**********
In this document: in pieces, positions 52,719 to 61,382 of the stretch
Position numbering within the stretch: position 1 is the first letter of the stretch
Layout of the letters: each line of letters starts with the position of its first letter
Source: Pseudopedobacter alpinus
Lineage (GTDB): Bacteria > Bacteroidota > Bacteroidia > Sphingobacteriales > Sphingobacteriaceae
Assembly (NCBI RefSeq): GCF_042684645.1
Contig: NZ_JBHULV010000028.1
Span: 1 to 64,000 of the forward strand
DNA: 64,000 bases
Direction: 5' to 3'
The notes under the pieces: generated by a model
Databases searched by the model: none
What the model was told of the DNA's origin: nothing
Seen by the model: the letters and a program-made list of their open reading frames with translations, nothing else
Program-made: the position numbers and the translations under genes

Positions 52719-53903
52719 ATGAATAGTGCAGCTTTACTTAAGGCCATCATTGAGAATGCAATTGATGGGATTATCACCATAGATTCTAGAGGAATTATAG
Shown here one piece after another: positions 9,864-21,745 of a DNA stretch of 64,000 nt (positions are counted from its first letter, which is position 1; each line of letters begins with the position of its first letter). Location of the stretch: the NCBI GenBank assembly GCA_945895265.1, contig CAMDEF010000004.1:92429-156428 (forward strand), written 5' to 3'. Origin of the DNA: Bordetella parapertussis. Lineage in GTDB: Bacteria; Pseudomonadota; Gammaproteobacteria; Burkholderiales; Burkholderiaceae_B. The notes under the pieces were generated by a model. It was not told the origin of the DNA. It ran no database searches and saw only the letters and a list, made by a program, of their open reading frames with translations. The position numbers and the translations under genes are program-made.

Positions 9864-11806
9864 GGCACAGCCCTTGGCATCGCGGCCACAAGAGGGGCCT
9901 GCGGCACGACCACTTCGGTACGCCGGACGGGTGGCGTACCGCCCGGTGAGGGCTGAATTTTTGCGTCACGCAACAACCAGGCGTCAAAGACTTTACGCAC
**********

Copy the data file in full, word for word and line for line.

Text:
In this document: in pieces, positions 52,719 to 61,382 of the stretch
Position numbering within the stretch: position 1 is the first letter of the stretch
Layout of the letters: each line of letters starts with the position of its first letter
Source: Pseudopedobacter alpinus
Lineage (GTDB): Bacteria > Bacteroidota > Bacteroidia > Sphingobacteriales > Sphingobacteriaceae
Assembly (NCBI RefSeq): GCF_042684645.1
Contig: NZ_JBHULV010000028.1
Span: 1 to 64,000 of the forward strand
DNA: 64,000 bases
Direction: 5' to 3'
The notes under the pieces: generated by a model
Databases searched by the model: none
What the model was told of the DNA's origin: nothing
Seen by the model: the letters and a program-made list of their open reading frames with translations, nothing else
Program-made: the position numbers and the translations under genes

Positions 52719-53903
52719 ATGAATAGTGCAGCTTTACTTAAGGCCATCATTGAGAATGCAATTGATGGGATTATCACCATAGATTCTAGAGGAATTATAG
Shown here one piece after another: positions 9,864-21,745 of a DNA stretch of 64,000 nt (positions are counted from its first letter, which is position 1; each line of letters begins with the position of its first letter). Location of the stretch: the NCBI GenBank assembly GCA_945895265.1, contig CAMDEF010000004.1:92429-156428 (forward strand), written 5' to 3'. Origin of the DNA: Bordetella parapertussis. Lineage in GTDB: Bacteria; Pseudomonadota; Gammaproteobacteria; Burkholderiales; Burkholderiaceae_B. The notes under the pieces were generated by a model. It was not told the origin of the DNA. It ran no database searches and saw only the letters and a list, made by a program, of their open reading frames with translations. The position numbers and the translations under genes are program-made.

Positions 9864-11806
9864 GGCACAGCCCTTGGCATCGCGGCCACAAGAGGGGCCT
9901 GCGGCACGACCACTTCGGTACGCCGGACGGGTGGCGTACCGCCCGGTGAGGGCTGAATTTTTGCGTCACGCAACAACCAGGCGTCAAAGACTTTACGCAC